For example, in Mr. Berry’s current role, retention is his biggest challenge, especially when it comes to junior talent. HR analytics help him solve this problem by providing benchmarks defining how his organization compares with competitors, by identifying reasons for attrition, and through the use of metrics to measure the impact of appropriate interventions. (2)(3)
How Is Your Organization Using HR Analytics?
Is the use of HR analytics a priority for your organization? Are you aware of metrics used to enhance the HR talent acquisition function? Do you feel that HR analytics provide evidence-based answers to the most compelling questions facing business leaders at your organization? Let me know: I’d love to hear from you in the comments below, or you can inbox me at Victoria James Executive Search. We’re in this together, and I’m always looking for ways to improve the value we bring to our HR talent professional clients and job search candidates.
Smile! We leave with the following superb job-interviewing tip guaranteed to land your next job with style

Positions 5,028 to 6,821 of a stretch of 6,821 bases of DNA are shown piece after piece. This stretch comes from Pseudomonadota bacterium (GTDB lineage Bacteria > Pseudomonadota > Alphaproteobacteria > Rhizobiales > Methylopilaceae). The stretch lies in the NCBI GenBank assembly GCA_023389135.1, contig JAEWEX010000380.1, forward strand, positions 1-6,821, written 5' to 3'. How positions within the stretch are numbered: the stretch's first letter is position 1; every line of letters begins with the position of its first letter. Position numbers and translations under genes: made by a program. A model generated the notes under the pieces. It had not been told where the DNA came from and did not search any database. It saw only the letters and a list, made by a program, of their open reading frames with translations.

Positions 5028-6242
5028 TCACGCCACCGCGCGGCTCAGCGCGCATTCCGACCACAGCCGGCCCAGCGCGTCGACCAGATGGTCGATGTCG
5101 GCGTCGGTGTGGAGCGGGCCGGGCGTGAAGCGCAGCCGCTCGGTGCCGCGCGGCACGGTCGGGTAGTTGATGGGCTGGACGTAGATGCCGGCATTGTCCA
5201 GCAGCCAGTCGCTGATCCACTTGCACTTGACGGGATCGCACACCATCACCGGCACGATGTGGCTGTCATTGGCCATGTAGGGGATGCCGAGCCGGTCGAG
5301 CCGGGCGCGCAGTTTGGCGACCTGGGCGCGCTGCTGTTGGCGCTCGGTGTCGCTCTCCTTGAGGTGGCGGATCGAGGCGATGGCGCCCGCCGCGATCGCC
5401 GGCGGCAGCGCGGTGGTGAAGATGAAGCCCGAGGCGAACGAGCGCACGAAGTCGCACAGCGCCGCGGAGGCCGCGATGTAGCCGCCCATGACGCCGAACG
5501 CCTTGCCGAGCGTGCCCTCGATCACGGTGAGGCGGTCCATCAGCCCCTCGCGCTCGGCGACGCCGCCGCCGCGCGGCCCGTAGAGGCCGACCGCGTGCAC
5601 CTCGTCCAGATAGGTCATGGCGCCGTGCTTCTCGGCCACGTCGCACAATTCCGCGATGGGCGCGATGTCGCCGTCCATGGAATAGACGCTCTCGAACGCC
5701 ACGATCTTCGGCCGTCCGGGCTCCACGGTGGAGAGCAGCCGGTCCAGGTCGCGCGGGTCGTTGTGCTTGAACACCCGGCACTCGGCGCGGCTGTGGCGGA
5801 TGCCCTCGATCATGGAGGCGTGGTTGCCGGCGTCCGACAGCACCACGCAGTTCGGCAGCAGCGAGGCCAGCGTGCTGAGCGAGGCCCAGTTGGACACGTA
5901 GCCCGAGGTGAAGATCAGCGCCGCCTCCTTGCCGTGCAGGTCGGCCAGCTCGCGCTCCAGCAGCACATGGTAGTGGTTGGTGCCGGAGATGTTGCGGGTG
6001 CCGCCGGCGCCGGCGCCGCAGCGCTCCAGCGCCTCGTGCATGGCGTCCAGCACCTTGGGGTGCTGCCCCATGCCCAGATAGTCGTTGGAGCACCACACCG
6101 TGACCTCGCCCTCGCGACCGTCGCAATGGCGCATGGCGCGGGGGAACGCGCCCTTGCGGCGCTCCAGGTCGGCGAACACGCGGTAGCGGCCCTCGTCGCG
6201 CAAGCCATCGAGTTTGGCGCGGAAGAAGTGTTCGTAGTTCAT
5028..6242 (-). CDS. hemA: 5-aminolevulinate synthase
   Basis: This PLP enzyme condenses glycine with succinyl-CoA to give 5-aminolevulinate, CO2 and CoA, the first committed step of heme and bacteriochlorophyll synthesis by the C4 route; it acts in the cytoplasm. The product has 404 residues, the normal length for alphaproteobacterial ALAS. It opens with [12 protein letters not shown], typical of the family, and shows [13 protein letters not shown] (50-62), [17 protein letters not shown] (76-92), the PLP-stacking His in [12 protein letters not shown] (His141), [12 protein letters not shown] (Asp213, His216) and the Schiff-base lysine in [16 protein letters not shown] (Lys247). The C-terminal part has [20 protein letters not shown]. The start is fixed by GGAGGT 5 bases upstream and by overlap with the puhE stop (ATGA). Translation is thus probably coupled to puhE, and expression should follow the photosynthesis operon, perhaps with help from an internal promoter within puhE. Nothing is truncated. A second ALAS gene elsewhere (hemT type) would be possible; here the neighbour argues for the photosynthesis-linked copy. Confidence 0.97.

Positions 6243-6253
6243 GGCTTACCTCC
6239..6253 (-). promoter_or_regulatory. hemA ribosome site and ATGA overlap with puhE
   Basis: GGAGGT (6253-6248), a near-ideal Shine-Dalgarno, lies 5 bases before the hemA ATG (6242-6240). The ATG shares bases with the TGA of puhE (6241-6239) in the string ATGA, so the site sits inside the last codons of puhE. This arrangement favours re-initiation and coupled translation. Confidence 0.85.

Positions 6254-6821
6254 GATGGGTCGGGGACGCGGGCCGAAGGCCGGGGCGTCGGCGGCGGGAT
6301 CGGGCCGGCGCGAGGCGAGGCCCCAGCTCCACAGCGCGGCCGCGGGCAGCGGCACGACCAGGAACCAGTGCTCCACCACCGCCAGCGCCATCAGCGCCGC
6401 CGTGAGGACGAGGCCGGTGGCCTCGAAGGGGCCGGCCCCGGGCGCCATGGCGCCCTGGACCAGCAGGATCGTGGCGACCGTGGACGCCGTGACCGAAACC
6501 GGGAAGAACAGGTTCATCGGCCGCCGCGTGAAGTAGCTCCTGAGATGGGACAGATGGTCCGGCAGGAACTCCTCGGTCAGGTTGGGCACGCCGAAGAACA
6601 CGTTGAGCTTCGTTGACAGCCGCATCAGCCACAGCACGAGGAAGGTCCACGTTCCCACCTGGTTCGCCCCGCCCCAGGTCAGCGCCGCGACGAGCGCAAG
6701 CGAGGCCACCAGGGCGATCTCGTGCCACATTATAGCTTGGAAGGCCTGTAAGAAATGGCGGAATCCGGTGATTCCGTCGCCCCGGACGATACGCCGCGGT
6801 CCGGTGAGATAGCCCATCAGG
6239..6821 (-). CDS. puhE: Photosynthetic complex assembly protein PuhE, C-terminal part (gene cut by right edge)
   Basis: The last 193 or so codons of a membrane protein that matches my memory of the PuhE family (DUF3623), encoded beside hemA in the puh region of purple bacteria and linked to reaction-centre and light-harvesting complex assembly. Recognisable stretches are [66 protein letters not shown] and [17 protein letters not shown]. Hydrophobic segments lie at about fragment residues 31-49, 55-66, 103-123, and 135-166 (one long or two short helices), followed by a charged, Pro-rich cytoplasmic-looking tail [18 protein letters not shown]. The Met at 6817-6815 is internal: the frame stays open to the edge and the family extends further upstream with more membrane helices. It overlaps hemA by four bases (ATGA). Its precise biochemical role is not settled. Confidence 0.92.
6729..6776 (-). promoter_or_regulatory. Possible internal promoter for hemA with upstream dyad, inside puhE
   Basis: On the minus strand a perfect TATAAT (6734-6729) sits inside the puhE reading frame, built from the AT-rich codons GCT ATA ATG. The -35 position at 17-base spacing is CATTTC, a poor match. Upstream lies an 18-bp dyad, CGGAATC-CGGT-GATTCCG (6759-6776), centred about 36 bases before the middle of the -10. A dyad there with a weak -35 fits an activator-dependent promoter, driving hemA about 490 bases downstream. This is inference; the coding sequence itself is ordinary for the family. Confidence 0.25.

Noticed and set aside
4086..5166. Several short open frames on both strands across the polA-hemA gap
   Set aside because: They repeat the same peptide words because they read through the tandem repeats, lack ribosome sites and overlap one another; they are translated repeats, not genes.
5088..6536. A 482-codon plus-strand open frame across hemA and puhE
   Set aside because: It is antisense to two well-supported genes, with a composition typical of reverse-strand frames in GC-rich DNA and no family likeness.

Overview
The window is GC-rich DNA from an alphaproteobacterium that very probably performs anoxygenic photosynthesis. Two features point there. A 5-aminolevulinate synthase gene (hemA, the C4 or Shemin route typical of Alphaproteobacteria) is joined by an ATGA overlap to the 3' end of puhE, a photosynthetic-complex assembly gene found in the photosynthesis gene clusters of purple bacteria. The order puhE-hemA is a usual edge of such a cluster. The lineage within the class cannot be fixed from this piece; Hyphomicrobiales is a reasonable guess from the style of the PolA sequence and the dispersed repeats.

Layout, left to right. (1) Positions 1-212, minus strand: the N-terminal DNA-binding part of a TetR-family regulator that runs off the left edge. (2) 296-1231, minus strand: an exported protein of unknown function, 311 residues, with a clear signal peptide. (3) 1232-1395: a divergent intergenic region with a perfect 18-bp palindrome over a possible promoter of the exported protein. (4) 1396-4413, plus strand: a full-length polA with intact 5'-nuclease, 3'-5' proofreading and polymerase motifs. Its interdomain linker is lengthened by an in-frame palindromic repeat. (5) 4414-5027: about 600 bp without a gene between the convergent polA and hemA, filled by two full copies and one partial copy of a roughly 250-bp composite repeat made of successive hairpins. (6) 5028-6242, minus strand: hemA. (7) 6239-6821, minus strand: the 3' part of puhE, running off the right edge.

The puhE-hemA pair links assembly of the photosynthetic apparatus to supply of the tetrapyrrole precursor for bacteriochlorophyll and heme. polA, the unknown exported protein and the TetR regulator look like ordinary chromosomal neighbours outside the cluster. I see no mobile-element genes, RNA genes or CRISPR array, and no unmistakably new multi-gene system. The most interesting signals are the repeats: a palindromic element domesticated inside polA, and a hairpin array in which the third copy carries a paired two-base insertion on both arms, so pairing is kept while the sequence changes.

from the folks over at The Poke in the UK (try these at your own risk ):
At the beginning, try to make small talk with the interviewer, such as,
“Lovely day!” or “You look like my real father.”
1. HR Metric, Wikipedia, (Accessed May 26, 2016): https://en.wikipedia.org/wiki/HR_Metric; and Kavanagh, M.J. & Thite, M. (2009). Human Resource Information Systems: Basics, Applications, and Future Directions. Thousand Oaks: Saga Publications, Inc.
2. Berry, Mark. How To Fail At HR Analytics in 7 Easy Steps, SHRM, Dec. 2015 (Accessed May 26, 2016) https://www.shrm.org/publications/hrmagazine/editorialcontent/2016/0116/pages/0116-how-to-fail-at-analytics.aspx
3. Techopedia, HR Analytics, (Accessed May 26, 2016) https://www.techopedia.com/definition/28334/human-resources-analytics-hr-analytics